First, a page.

In comparison to PR Week, The Holmes Report (in my opinion) is the online bible of PR. When first entering the website you are immediately thrown into a sophisticated online experience. The Holmes Report offers an intensive list of services all of which can be found in the Our portfolio section. What captivated me on this website was the opportunity to listen and view both podcasts and video! Something I had not seen on any other PR website.

Not only did the site offer great news and opinions but it also had a full on directory listing of firms from every region and specialty! Pretty amazing right? Even though both websites offered services to anyone in the PR profession and all levels of seniorities, The Holmes Report is definitely business-focused, offering much more in-depth by having a directory, intensive data and research. I would definitely recommend this to all business owners in PR and freelance PR specialists to check it out if you have not already!

As I continued my search into some of the well-respected PR platforms out there, I then went to a website called Gorkana. Gorkana is recognised as one of UK’s leaders in media intelligence and is used by many industry clients and offers a wide range of services from monitoring data of global media and media analysis programmes. This leading media service also has a complete database of all media professionals in the media industries. Gorkana is a company worth signing up for as it has a media database giving you direct access to all media professionals – a useful tool to have while working in the PR industry.

Overall there are some great PR websites/publications out there including CorpComms Magazine. The only monthly magazine targeted at the in-house communicator covering areas such as social and digital media, sponsorship and CSR. Communicate Magazine is a magazine with a single focused voice for corporate communications and stakeholder relations. All of which offer some great advice and services for people from the PR world. The once closed industry that had a member’s only perception to outsiders has grown tremendously in providing some fantastic material for people in the industry at all levels of their career.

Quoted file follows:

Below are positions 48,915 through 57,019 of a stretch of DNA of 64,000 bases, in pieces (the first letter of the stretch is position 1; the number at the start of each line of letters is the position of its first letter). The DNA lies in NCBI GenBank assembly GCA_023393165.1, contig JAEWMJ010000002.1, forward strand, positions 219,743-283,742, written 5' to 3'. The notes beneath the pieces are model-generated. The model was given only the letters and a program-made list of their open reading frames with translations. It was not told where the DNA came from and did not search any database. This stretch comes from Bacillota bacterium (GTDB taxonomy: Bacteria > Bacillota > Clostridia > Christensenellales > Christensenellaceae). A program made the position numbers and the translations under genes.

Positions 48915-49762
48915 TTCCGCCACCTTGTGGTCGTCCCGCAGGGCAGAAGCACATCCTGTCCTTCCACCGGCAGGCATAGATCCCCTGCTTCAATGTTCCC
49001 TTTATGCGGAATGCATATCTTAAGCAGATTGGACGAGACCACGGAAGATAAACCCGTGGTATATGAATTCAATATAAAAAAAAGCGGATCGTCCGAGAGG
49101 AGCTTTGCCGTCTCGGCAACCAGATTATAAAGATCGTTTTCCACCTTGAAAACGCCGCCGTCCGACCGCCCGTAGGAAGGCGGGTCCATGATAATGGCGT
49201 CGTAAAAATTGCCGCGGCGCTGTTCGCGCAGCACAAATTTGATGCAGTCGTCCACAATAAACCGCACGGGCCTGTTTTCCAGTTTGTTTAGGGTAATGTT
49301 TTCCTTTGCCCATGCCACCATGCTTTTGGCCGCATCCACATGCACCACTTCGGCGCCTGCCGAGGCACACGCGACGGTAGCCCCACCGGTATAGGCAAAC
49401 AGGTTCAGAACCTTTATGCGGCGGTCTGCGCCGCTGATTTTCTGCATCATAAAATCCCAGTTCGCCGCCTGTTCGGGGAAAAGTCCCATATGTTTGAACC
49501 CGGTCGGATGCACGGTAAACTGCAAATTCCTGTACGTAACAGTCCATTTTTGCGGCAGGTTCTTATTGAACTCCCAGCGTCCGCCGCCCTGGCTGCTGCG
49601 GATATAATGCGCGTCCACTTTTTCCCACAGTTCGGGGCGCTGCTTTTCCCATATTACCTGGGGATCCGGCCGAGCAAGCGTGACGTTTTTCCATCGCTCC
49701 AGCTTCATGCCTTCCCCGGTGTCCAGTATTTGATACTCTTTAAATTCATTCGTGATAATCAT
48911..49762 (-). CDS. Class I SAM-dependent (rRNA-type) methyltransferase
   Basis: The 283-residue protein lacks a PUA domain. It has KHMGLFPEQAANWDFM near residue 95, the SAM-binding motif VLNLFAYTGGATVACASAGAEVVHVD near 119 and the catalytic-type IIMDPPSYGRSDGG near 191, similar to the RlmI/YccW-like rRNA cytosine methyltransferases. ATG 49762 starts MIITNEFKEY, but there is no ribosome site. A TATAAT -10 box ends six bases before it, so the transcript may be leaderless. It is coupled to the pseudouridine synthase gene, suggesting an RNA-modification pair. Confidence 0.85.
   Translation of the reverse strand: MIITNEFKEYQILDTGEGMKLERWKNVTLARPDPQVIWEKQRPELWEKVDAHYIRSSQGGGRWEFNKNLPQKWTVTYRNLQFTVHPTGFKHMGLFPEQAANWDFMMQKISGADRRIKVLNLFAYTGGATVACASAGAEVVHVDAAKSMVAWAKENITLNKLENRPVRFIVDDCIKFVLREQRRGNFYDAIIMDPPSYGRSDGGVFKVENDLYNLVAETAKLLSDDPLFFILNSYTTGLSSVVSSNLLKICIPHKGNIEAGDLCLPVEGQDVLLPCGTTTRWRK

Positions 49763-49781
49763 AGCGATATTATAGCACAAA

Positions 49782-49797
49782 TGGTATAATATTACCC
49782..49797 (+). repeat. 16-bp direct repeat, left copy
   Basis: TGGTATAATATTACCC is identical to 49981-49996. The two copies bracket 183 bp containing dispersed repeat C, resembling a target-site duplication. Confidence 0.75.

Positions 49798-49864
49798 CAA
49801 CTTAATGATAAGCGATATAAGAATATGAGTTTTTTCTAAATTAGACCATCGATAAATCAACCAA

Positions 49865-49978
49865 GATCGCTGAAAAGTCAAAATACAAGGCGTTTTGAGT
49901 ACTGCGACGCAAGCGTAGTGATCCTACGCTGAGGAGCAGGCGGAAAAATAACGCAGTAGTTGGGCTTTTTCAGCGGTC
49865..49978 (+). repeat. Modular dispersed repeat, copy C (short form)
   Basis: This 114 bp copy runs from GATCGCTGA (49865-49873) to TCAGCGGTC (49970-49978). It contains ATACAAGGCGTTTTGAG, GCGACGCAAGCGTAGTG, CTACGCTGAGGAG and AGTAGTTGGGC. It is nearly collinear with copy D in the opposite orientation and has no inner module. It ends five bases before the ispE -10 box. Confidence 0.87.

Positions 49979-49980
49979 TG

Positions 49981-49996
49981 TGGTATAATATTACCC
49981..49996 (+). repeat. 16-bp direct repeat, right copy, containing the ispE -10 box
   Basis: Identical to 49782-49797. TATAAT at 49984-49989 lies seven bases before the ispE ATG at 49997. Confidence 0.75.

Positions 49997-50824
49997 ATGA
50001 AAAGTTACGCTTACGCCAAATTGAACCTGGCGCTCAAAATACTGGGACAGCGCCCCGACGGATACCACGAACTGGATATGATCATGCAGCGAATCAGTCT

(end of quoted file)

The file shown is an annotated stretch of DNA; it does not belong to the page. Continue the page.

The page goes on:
It is delightful to know that I have access to such great tools being that I am a trainee climbing my PR career!

The importance of professionalism for entry-level PR practitioners

As an entry-level PR practitioner often there are many questions you start to ask yourself when first entering the industry. The transition between university and full time work along with the lack of practical experience can be a very daunting process. I have previously been in the same position but one of the key principles I learnt during my journey was the importance of professionalism.